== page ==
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Unity board can't secretly sell Fridley hospital to Allina for $1

Bridget Lundquist, Linda Hamilton, and Corbin Mattila hope to take over the North Suburban Hospital District Board on November 8 to prevent the sale of Unity Hospital to Allina Health.

Bridget Lundquist, Linda Hamilton, and Corbin Mattila hope to take over the North Suburban Hospital District Board on November 8 to prevent the sale of Unity Hospital to Allina Health.

The supposed public yet ultra-secretive board of community-owned Unity Hospital in Fridley wants to dissolve itself and sell the hospital to Allina Health for just $1.

It’s a decision that seemed to be made entirely behind closed doors, without input from the residents of Fridley, Blaine, Mounds View, Spring Lake Park, and Hilltop, whose taxes kept Unity open since the 1960s.

In fact, few north metro residents even knew that Unity was overseen by a group called the North Suburban Hospital District Board. The identities of the board members, and what power they had to preserve services at Unity, were total mysteries.

It wasn’t until three nurses – including Linda Hamilton, former president of the Minnesota Nurses Association – filed to run for seats under the Save our Hospital campaign that anyone discovered the hospital was for sale.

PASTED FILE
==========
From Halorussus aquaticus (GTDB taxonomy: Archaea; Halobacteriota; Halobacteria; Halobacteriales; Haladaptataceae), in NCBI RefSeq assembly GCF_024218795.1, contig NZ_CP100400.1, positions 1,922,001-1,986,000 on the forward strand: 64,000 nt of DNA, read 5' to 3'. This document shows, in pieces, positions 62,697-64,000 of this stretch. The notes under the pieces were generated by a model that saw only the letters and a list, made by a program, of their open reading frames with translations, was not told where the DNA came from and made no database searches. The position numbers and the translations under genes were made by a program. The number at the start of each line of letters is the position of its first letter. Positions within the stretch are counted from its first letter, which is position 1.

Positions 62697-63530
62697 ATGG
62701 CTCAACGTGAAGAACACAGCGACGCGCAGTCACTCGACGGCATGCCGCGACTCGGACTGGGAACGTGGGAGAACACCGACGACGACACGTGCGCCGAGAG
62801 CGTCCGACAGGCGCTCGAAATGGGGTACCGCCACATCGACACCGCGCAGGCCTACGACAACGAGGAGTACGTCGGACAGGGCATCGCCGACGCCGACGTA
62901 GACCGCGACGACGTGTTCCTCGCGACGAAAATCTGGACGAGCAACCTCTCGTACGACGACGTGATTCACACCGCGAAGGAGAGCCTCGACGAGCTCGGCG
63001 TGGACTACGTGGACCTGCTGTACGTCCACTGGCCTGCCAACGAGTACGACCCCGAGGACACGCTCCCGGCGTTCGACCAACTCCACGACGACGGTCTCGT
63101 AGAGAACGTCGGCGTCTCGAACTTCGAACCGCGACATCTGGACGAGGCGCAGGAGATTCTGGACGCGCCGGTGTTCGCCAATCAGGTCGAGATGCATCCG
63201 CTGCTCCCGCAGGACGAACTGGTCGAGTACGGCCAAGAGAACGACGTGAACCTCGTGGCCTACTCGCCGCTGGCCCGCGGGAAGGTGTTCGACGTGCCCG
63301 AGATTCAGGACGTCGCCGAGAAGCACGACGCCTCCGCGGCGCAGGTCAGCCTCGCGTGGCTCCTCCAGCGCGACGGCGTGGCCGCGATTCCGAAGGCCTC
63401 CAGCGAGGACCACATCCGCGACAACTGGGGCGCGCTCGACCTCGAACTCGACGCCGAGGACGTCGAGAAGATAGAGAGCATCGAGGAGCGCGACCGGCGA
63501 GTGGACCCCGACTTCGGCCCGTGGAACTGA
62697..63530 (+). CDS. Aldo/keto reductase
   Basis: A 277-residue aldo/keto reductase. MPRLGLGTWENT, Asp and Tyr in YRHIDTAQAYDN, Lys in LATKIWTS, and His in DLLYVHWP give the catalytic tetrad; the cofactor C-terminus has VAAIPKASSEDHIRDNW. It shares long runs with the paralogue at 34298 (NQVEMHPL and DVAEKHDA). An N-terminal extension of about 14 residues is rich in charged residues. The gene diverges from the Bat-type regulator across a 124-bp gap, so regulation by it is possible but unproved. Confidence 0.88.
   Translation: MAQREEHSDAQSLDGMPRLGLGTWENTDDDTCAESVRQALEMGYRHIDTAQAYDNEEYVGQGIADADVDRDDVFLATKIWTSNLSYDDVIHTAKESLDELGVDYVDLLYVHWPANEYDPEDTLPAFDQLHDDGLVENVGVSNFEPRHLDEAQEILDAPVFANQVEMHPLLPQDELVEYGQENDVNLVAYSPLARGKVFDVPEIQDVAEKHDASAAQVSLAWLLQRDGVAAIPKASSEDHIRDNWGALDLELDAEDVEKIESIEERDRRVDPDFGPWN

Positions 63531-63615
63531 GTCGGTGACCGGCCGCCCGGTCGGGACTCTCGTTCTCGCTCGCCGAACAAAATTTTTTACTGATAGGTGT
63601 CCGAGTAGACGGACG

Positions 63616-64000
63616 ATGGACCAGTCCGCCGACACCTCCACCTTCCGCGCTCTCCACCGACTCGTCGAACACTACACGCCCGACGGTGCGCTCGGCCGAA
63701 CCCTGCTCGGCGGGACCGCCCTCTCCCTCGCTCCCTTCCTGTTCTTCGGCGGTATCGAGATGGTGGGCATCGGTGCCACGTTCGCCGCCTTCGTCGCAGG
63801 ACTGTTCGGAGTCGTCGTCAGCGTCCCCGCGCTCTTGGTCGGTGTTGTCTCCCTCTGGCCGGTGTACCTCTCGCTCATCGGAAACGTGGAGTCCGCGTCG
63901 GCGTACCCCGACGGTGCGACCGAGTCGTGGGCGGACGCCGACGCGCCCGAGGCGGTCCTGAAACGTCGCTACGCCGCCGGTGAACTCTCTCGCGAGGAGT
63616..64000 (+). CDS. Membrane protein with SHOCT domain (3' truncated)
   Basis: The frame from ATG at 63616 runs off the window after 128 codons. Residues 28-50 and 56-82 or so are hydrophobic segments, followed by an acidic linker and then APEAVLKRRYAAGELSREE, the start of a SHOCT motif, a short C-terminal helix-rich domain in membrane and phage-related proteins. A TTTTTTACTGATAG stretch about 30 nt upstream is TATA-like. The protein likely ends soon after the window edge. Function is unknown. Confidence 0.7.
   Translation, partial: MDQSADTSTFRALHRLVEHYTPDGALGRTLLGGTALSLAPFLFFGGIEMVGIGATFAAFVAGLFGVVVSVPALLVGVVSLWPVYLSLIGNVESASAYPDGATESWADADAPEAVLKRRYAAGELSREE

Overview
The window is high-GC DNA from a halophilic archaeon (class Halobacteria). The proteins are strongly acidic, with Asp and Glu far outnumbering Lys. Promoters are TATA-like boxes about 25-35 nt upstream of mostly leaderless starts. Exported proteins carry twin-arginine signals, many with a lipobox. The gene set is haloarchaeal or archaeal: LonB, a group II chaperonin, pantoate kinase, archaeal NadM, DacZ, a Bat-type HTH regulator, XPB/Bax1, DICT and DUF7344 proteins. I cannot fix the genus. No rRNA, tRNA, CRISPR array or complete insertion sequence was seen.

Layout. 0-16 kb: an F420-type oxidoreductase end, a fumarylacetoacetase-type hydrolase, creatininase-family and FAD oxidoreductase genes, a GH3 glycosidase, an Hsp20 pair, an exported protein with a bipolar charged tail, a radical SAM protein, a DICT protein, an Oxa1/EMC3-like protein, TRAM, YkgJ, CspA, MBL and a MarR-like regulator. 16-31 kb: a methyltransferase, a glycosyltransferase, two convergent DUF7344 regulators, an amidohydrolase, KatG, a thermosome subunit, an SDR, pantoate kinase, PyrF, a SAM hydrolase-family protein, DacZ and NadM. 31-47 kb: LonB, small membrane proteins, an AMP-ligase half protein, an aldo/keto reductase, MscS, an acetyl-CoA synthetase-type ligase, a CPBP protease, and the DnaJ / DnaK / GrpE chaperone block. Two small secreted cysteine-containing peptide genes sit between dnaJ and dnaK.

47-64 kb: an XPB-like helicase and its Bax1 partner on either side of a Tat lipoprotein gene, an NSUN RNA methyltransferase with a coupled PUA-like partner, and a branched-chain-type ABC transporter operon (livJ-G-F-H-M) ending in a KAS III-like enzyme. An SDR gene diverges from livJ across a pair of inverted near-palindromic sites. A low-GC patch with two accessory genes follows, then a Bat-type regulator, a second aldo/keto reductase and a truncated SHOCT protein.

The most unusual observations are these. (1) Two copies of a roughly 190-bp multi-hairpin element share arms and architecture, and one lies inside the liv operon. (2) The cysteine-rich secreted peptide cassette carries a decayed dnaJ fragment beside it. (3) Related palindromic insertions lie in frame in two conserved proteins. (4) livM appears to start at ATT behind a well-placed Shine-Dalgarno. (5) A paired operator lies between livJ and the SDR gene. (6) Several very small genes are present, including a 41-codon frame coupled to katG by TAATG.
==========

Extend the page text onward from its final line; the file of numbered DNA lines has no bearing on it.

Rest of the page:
It turned out that Allina Health, which currently operates Unity, envisions transforming the full-service hospital into a mental health center. It has already closed Unity’s birth, pediatric, and cardiac units in the process. The North Suburban Hospital District Board did not push back against those changes.

Less than two months before the election, before a crowd of last-minute protesters, the board unanimously voted to dissolve. Chair Gerald Maeckelberg said there was no more need for community ownership of Unity, now that grounds and facilities are nice enough.

A group of five patients and employees of the hospital immediately sued to cancel the vote. In its haste to avoid a coup, the board had blown over its legal obligation to petition residents for permission to seek dissolution, the residents argued.

On Monday the board's attorneys actually agreed with them. They admitted that they cannot legally dissolve without a petition, and insisted that the board's earlier vote was only to express the "intent" to begin the dissolution process.

In any case, the North Suburban Hospital District Board will not be allowed to break up just yet, and the election will go on.

If elected to the board, Save Our Hospital candidates Hamilton, Corbin Mattila, and Bridget Lundquist intend to abandon dissolution plans and maintain Unity as a community hospital offering as many basic services as possible.